You learn things from your parents, right. Often but my mom you know, if something’s wrong, you know, you’ll never see me with a glass of wine.


Janey Lee Grace 23:21

Good for her.


Manon Bolliger 23:22

But if things are good…


Janey Lee Grace 23:24

Well, that’s it. That’s the other rule as bad to say I sometimes say to as a further rule, which is you won’t drink be celebrating either. Really just knock out all the drinking time.


Manon Bolliger 23:39

But what I’ve been doing more consciously with letting on just wine, but just everything in general is checking in not taking it for granted. You know, like, I would serve myself a glass and then am I actually enjoying this, like, actually, you know, is it.


Janey Lee Grace 24:01

That’s the mindfulness piece, isn’t it?


Manon Bolliger 24:03

Yeah. And it’s interesting, because yeah, sometimes after like, two sips, it’s like, I’m not actually enjoying this.


Janey Lee Grace 24:13

So even before you pour it, you might want to ask yourself, what, what exactly what’s the feeling I’m really trying to create here. What is it that I actually want? You know, what’s the feeling I want? Often, it’s in my case, it was that I wanted to feel grown up you know, wants to feel like I was having a reward after a busy day. And that was the association I just need a reward. Okay. And then when you when you’re able to acknowledge what the feeling is you really trying to create, you can then become much more conscious of having your toolkit ready as it were, so that you have other ways of providing yourself with that resource, which is of course much healthier. There are many more healthy ways to feel supported and rewarded and being kind to yourself than actually having toxic liquid, which is not doing any good.


Manon Bolliger 25:06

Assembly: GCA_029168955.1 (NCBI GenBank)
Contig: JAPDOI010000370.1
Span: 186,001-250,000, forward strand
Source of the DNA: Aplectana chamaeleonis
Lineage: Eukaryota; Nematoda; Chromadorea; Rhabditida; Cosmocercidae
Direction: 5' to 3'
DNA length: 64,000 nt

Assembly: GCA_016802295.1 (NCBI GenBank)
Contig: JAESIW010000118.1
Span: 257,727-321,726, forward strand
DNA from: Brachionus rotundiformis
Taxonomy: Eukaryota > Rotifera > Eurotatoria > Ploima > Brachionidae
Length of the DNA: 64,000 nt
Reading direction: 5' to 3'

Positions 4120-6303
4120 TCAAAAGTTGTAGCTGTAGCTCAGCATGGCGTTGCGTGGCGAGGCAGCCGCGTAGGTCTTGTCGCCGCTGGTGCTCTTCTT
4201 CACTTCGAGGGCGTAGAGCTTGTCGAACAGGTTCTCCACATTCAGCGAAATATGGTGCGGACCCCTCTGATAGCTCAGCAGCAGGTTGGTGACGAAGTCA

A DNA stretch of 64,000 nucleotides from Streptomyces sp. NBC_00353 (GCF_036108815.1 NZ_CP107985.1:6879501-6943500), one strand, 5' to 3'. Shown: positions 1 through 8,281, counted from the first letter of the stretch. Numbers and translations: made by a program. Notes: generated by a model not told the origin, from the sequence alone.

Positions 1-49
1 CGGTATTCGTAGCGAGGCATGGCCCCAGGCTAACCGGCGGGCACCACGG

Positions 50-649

Yeah, no, I think reward it would be also the big one for me. It’s like, oh, no, I’ve, I deserve you know, and yeah. And the thing is, yeah, you deserve more than that. Right?


Janey Lee Grace 25:20

Well, yeah. And you know, for years, I thought of my, you know, glass of wine or two or three as my self-care. That was my treat, you know, now, I think back, what was I doing? It’s not self-care. It’s self-harming. The amount I was drinking after a while, every single day.


Manon Bolliger 25:40

Yeah. Interesting. So, we ended up talking about this, mostly, but I wanted to also was Family Constellation. Have you seen? Have you got stories or impact that you’ve seen? You know, in family?


Janey Lee Grace 25:57

Yeah. I mean, I mean, Family Constellations is such a massive topic, it’s quite difficult to describe it in a few sentences. But for anyone who has experienced constellations, it’s, it’s a really powerful way of sort of visually seeing our family dynamics and the entanglements that can come from both our immediate family and, and, and ancestors. And it is really fascinating when you see a constellation, where alcohol is there in the mix. And sometimes I’ve done I’ve hosted constellations where I’ve brought in someone to represent alcohol and it’s really powerful. And I remember one constellation we did quite recently, where I brought someone in, I just kind of went and asked a guy I just said, you know, can you come with me kind of thing, and I placed him, but I didn’t tell him who he was representing. I didn’t tell anyone. So, I just placed him there. And the other participants, you know, sensed the energy. And it was absolutely fascinating. One, one woman who was the representing the issue holder was sort of was backing off from I had no idea who this person represented but was literally kind of backing off recoiling in horror. And then the person representing her mother was literally felt sort of everything release, she went, Ah, I feel much better now. And I feel safe now. And it was absolutely bizarre, because, of course, the whole constellation was around the fact that this woman had watched her alcoholic mother, you know, destroy her own life effectively. It was so powerful. And, you know, there’s no doubt that alcohol is so often there in the family system, you know, and can go back literally generations. And of course, of course it can. And sometimes, you know, we get stuck. It’s very…it’s very, very powerful when we, when things play out in constellations, and we can, we can see them. What’s always interesting is if you do have someone represent alcohol, when you ask them, how they’re how they are, as it were, even if they don’t know what they’re representing, they always just kind of go I’m neutral. Yeah, of course they are. Their good. Alcohol doesn’t care.